Becoming a U.S. citizen is a big step for many immigrants.
While holding a Green Card allows someone to stay in the U.S. permanently, there are certain tangible and intangible benefits of becoming a U.S. citizen.
Some tangible benefits include having the right to vote, having the ability to hold public office, and being able to extend citizenship to your family members. Some intangible benefits of citizenship include finally being able to tell others that you are an American with all that it entails.
Becoming a U.S. citizenship is a complicated and time-consuming process. Here are three general steps you should know about becoming a U.S. citizen:
- Qualify to Become a U.S. Citizen. Not every immigrant in the U.S. is eligible to become a citizen. Instead, an immigrant typically needs to have a Green Card, be at least 18 years of age, lived in the U.S. for at least five years, have a good moral character, and be able to read, write and speak English.
- Complete the Application Process. Even if you are qualified to become a U.S. citizen, you still must formally apply and pay the fees to become one. Generally, you will need to complete the Form N-400, Application for Naturalization, and provide supporting materials and be fingerprinted. After you send in all the required documents, you will still need to interview with a government official where you will be asked questions about your application and background.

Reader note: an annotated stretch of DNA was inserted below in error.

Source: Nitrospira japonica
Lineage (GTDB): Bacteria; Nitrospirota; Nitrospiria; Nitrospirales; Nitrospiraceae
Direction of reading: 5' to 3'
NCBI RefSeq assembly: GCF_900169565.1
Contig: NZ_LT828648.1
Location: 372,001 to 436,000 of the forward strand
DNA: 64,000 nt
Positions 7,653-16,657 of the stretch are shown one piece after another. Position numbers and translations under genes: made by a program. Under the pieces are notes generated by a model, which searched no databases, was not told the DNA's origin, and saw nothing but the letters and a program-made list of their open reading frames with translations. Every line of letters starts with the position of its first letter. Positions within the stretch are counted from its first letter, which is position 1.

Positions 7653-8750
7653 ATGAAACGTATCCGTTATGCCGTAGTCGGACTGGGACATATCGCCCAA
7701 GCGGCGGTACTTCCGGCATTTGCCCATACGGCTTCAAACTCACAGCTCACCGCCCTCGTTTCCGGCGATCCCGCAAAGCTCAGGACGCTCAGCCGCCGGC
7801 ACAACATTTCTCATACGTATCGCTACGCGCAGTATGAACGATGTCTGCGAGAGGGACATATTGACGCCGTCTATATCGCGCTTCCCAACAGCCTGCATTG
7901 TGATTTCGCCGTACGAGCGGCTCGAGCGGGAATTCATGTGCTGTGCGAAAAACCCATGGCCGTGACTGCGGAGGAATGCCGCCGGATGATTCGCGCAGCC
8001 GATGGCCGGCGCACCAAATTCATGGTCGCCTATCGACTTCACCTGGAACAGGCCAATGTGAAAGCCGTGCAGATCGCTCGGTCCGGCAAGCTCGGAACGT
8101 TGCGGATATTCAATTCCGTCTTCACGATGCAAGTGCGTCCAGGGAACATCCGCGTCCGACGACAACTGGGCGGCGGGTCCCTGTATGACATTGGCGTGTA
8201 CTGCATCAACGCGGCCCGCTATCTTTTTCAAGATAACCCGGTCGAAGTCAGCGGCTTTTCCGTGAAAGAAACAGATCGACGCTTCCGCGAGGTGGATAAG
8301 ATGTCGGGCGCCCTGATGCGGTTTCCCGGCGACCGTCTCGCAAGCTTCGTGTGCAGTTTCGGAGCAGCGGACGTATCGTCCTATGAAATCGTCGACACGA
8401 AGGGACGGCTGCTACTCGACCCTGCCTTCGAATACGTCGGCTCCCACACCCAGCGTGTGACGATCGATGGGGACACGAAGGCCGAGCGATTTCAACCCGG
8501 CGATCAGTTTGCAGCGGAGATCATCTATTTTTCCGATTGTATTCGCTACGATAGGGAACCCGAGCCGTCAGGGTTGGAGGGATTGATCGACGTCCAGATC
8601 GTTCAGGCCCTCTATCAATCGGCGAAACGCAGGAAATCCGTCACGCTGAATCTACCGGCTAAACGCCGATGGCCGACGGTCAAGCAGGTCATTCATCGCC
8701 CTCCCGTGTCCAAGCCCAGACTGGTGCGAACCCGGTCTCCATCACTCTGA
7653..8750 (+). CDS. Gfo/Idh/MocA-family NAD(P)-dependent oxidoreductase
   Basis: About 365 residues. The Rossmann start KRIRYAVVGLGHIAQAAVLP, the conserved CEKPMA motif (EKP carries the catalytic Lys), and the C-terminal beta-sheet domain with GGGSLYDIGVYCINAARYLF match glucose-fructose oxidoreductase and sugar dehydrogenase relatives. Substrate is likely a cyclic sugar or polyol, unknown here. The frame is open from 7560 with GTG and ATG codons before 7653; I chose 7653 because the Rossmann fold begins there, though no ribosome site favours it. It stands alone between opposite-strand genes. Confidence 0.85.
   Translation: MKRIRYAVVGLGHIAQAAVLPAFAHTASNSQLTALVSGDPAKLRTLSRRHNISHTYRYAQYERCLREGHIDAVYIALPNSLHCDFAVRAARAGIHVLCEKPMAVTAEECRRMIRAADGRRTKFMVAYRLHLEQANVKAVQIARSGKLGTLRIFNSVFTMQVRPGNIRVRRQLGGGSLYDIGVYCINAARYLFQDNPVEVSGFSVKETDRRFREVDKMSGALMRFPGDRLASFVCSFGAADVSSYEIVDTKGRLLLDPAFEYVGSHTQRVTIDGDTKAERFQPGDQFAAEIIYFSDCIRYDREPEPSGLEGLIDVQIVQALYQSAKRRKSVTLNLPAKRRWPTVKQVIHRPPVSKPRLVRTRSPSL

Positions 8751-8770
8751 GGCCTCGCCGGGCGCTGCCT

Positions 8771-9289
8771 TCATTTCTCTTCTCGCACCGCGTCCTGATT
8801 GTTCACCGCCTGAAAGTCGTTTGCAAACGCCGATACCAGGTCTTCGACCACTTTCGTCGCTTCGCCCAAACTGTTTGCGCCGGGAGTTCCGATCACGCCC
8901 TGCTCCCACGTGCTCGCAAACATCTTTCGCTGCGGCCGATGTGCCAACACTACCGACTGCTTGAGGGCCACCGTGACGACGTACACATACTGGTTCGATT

- Pass a Test. Assuming all goes well with the interview, you will then need to pass an English and civics test. You will be tested on your ability to read, write, and speak English, as well as your understanding and knowledge of U.S. history and government. Even for current U.S. citizens, the civics portion of the test can be challenging
Becoming a U.S. citizen is not a quick and easy process. If you have questions along the way, it is critical to work with an experienced immigration attorney.
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